Peace

This year can be better

by Tony Magliano

Last year was a rough one in many ways. President Donald Trump’s and North Korean leader Kim Jong Un’s exchange of insults and violent threatening language, put the world on edge that nuclear war was, and still is, quite possible.

Deadly armed conflicts plagued regions throughout the globe

Civil wars in Syria, Iraq, Libya, Afghanistan, Democratic Republic of Congo, South Sudan, Somalia, and Central African Republic caused hundreds of thousands of deaths – mostly civilians.

In Central America’s Northern Triangle of El Salvador, Guatemala and Honduras, dangerous drug gangs made, and continue to make, that region one of the most dangerous places on earth, causing many to seek refuge in the U.S. where they were met with a 700 mile barrier screaming at them: “You are not welcome!”

Violent government ethnic persecution of the Rohingya people in Myanmar, and extrajudicial murders of suspected drug dealers and drug users by police and vigilantes groups in the Philippines resulted in thousands of deaths.

The Israeli blockade of Gaza continued to make it the world’s largest open-air prison. And the U.S. backed Saudi-led military coalition’s food and medicine blockade of Yemen has caused one of the worst famines in decades.

Last year witnessed the largest number of displaced persons since World War II – over 65 million people were forced to flee from armed conflicts and persecution.

During last year much of the world was on fire

Massive blazes were burning in the United States, Canada, Russia, South America and across Europe.

And in 2017 the persecution of our brothers and sisters in Christ was unspeakable. According to the report, “Persecuted and Forgotten?” published by Aid to the Church in Need, “It is clear that the persecution of Christians is today worse than at any time in history”.

According to the U.N. Food and Agriculture Organisation’s report, “The State of Food Security and Nutrition in the World 2017,” there are 815 million people who are hungry – a recent increase of 38 million people. The U.N. report singles out conflict – increasingly compounded by climate change – as one of the key drivers behind the resurgence of hunger and many forms of malnutrition.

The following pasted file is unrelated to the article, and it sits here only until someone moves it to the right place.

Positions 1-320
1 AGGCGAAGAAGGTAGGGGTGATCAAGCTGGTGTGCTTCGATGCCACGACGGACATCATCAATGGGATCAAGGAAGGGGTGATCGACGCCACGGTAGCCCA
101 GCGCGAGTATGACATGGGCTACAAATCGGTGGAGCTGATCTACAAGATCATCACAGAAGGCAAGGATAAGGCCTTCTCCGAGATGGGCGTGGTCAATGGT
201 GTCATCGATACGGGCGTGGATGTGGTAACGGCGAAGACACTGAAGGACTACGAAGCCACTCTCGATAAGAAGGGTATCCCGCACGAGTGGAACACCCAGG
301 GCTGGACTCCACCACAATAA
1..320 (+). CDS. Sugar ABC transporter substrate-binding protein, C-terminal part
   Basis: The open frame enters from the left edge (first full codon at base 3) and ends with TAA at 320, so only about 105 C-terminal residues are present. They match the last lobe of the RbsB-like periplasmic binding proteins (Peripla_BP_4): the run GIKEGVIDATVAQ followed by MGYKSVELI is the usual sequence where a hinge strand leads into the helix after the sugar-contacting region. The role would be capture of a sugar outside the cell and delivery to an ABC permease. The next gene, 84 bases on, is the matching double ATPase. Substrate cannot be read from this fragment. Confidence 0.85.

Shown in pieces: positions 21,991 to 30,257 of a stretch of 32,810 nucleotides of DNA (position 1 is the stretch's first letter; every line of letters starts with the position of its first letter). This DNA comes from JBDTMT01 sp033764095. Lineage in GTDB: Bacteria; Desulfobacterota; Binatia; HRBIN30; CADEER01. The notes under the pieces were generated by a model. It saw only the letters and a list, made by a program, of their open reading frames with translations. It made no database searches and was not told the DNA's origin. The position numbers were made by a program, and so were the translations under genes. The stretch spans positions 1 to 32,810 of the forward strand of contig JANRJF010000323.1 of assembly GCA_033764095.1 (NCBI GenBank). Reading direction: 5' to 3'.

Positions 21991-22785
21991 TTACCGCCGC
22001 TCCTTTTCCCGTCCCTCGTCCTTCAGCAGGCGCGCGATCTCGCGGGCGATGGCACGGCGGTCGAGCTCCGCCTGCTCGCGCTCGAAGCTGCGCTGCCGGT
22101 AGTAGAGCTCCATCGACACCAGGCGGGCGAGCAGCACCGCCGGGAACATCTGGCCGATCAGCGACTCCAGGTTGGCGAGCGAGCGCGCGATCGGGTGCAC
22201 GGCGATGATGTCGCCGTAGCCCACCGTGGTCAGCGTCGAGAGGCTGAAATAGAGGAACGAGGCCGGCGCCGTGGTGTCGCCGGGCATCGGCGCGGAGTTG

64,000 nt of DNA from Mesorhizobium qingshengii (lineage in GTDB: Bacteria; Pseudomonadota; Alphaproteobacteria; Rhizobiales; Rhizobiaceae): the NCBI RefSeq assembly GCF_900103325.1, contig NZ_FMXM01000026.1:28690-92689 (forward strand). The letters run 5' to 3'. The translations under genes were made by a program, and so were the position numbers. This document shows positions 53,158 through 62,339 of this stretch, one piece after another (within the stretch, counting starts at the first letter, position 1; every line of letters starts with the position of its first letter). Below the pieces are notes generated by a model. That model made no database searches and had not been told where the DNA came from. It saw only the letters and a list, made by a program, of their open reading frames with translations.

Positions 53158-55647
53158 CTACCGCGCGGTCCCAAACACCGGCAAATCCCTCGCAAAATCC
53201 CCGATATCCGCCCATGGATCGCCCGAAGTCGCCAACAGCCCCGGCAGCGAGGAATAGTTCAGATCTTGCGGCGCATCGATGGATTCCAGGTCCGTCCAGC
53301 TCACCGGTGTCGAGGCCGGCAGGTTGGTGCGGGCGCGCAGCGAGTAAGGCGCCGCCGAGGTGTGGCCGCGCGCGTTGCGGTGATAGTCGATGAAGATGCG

It’s becoming ever more clear that there is a link between poverty, hunger, climate change, armed conflict and forced displacement of peoples.

The artificial mean-spirited sinful barriers built to separate us need to come down

In his famous environmental encyclical letter “Laudato Si’, On Care for Our Common Home,” Pope Francis sees the environmental problem as part of a much larger, more serious problem: Our failure to consistently recognise the truth that everyone and everything is interconnected.

He explains, “When we fail to acknowledge as part of reality the worth of a poor person, a human embryo, a person with disabilities – to offer just a few examples – it becomes difficult to hear the cry of nature itself; everything is connected.”

That’s the key principle! To realise and actualise the truth that everyone and everything is connected – connected by our loving Father who is Creator of all. And thus we are really all brothers and sisters.

And that as the mystic St. Francis of Assisi so wonderfully realised, even the sun, moon, earth – and everything on it – are our brothers and sisters.

So, the God-given mission for us in 2018 is to faithfully, creatively, enthusiastically, generously and courageously use our time, talents and treasures to spread this divine truth!

Tony Magliano is an internationally syndicated social justice and peace columnist. He is available to speak at diocesan or parish gatherings. Tony can be reached at tmag@zoominternet.net.

Peace

Pope condemns death penalty and possession of nuclear weapons